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Bring-your-own-device (BYOD) will soar in the workplace
Startups and small-to-medium-sized businesses will continue to embrace the bring-your-own-device (BYOD) policies to let their employees and staff work with gear that they enjoy and to cut company costs and IT spending.
With the release of Windows 8, those bringing in laptops and tablets will be able to connect to corporate networks and access the applications, documents and services that are needed to work remotely or from the office. But, with a mix of cloud productivity applications and services bridging the gap, those who work flexibly or from home on a regular basis will be able to connect to networks without edging too closely to sensitive databases or within the network.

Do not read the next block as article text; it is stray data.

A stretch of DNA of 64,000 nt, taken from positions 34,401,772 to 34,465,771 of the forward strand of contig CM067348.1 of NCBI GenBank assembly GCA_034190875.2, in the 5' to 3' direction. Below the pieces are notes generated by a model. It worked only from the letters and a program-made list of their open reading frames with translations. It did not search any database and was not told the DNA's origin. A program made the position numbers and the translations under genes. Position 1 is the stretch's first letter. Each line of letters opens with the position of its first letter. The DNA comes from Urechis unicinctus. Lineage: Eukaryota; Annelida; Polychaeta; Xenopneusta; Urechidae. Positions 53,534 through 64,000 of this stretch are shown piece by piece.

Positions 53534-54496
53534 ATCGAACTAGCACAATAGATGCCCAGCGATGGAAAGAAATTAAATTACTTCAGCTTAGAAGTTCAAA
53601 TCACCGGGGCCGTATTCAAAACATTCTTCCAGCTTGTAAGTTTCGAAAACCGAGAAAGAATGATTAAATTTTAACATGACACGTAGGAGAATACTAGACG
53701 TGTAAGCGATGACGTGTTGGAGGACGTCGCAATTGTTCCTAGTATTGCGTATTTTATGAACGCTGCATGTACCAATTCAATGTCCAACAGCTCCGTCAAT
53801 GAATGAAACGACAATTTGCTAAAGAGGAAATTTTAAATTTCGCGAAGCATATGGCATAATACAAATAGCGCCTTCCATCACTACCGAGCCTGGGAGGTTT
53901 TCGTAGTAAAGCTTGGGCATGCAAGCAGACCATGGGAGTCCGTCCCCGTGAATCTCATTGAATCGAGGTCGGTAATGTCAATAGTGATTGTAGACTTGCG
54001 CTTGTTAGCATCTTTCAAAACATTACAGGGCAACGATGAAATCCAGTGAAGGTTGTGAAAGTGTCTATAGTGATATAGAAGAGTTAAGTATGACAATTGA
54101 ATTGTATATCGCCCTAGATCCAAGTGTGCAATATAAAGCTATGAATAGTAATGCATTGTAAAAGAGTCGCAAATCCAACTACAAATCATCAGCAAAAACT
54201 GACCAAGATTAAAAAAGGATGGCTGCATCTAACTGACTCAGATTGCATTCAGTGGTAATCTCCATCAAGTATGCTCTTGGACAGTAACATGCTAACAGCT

However, it's unlikely that BYOD trends will extend fully to the enterprise setting. While Android retains the highest market share in the mobile space, combined with difficulties in back-end mobile management services for the platform, IT security policies will shun many of the devices that run on the majority of devices. But, those running familiar back-end managed devices, such as iPhones and iPads, will have simpler and easier access to services within the company firewall, thanks to the device's policy management.